So this certainly isn’t the first time I have lost a friend over God, but it is the first time it mattered. What is funny is that while she is praying for me to be saved I am here just as worried for her, if not more so since I don’t have a God to put on the job.

 

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We celebrate Christmas and that is okay…

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Another Christmas has come and gone with new memories, familiar traditions, surprises and a feeling of wonder that anyone with kids who celebrate the holiday can relate to.

Year after year I fight the urge to voice my frustrations with both believers and non-believers when it comes to the holiday season. Believer A says “I’ll say ‘Merry Christmas’ and I don’t care who doesn’t like it!”. Non-believer B says “I better not see city workers taking down those lights- that is the government choosing one faith over the other!” Believer C wants to “Keep the CHRIST in CHRISTmas” while Non-Believer D screams “YOU DON’T EVEN DESERVE A YULE LOG- THAT BELONGS TO THE SOLSTICE!”. You know what I have to say to all of this….  GET OVER YOURSELVES!

Funny enough by saying that I unite them- suddenly I am the problem with Christmas because I don’t believe and I still celebrate. I get bombarded by accusations from some died hard nons about not being a true Atheist if I have a tree, some decorations or maybe an “Elf on the shelf”. Then I get attacked by the holier than thou believers that I have no right to celebrate the birth of Christ because I don’t worship God… Lucky for me I didn’t ask anyone for permission, and I certainly don’t need the way I live validated by anyone.

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I refuse to allow anyone to use their beliefs to impact how I raise my children. Rich and I were both raised by moderate Catholic families who celebrated Christmas every year. We were both taught about God, Santa, the spirit of giving and the importance of family togetherness. With the exception of an instrumental version of “God Rest Ye Merry Gentlemen” there wasn’t anything explicitly religious. Continuing now with our own children we follow similar traditions, none of which require God to enjoy.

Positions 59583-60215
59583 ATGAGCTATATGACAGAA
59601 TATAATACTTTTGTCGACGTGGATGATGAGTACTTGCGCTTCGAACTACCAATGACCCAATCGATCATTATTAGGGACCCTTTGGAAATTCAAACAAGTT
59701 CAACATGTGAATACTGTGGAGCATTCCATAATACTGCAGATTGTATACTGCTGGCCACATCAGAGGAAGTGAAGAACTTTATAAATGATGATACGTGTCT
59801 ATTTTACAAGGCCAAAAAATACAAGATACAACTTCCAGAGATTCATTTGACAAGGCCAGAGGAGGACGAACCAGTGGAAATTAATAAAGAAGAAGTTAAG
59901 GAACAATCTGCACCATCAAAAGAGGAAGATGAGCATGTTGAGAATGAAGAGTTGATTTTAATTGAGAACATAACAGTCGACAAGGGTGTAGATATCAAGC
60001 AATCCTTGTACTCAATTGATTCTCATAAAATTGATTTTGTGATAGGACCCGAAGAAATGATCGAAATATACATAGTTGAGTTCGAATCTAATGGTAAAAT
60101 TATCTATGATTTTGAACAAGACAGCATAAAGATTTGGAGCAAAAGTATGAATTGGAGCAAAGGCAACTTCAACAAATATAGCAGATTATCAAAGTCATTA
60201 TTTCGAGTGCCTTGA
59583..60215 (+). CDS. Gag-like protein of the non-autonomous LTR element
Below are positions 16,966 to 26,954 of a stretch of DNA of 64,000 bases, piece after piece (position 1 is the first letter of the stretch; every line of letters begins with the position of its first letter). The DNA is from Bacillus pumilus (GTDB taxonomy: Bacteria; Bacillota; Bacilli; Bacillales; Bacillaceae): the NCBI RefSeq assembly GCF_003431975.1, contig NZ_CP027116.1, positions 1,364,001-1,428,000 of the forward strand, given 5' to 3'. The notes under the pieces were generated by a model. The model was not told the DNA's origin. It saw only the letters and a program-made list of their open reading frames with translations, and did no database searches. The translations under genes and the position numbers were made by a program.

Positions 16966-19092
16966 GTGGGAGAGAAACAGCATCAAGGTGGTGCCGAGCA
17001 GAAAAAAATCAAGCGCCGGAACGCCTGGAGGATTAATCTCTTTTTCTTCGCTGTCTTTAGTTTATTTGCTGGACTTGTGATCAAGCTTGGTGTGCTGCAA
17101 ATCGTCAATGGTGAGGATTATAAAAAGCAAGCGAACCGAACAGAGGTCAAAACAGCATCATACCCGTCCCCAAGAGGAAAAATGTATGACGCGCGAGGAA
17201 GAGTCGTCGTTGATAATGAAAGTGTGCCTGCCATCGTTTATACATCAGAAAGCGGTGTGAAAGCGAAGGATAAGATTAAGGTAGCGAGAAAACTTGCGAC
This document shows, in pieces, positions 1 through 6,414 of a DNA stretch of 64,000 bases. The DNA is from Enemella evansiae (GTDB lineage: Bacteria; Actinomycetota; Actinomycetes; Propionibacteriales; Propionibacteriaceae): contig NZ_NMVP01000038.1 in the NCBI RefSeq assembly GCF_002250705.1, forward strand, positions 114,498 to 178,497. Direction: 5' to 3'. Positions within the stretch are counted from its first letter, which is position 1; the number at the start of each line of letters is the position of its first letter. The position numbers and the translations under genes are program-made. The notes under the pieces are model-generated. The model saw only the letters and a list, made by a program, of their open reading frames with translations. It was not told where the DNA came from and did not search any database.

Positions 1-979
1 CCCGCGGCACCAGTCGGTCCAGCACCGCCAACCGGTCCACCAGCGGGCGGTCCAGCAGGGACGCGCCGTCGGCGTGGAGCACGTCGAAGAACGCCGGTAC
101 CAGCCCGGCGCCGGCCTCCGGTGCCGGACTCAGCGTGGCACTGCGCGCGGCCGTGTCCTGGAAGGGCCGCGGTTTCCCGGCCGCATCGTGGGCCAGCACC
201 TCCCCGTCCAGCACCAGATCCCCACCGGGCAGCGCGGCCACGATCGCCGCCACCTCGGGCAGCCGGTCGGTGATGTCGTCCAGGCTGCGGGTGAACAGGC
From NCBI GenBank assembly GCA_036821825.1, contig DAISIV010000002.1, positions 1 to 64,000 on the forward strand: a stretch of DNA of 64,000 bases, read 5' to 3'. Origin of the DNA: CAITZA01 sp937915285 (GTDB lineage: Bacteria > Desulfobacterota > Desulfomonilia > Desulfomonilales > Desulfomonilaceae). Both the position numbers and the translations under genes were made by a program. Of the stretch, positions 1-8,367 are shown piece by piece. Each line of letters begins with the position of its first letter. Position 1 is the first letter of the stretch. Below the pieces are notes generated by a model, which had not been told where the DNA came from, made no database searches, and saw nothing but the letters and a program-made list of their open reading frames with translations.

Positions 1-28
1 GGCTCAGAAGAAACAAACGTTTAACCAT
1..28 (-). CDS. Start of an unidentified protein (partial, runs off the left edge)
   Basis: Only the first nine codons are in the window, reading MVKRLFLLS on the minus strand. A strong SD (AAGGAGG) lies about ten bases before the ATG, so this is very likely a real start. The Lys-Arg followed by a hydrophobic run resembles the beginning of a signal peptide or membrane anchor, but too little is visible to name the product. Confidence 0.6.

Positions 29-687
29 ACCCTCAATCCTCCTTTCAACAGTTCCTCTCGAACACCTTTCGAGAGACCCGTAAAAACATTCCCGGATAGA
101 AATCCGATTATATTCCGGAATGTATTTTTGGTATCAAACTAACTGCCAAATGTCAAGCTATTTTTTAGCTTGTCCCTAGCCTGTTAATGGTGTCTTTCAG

This year we had a beautiful tree, old ornaments mixed with new… a custom “Dawkins A” ornament placed next to one featuring a picture of my daughter with Santa and solid lights to minimize my risk of photosensitive triggered seizure. We introduced our “elf on the shelf” for Arabella- we named him “Hitch”… we will use this story as a fun part of the holiday, but not as a threat of punishment from Santa (google the story and you’ll understand better). I sent out roughly 100 holiday cards, a reminder to our friends and family that we love them. The cards we received covered the archway from our living-room to dining room, this will be the last decoration I take down.  I baked cookies and cakes, some traditional and some new ones as well… it turns out that making cupcakes that resemble the “bumble” is not as easy as I thought it would be. Holiday movies play non-stop in our home from 12/1-12/25 (the cheesier, the better). Even our rubber ducky manger made an appearance this year.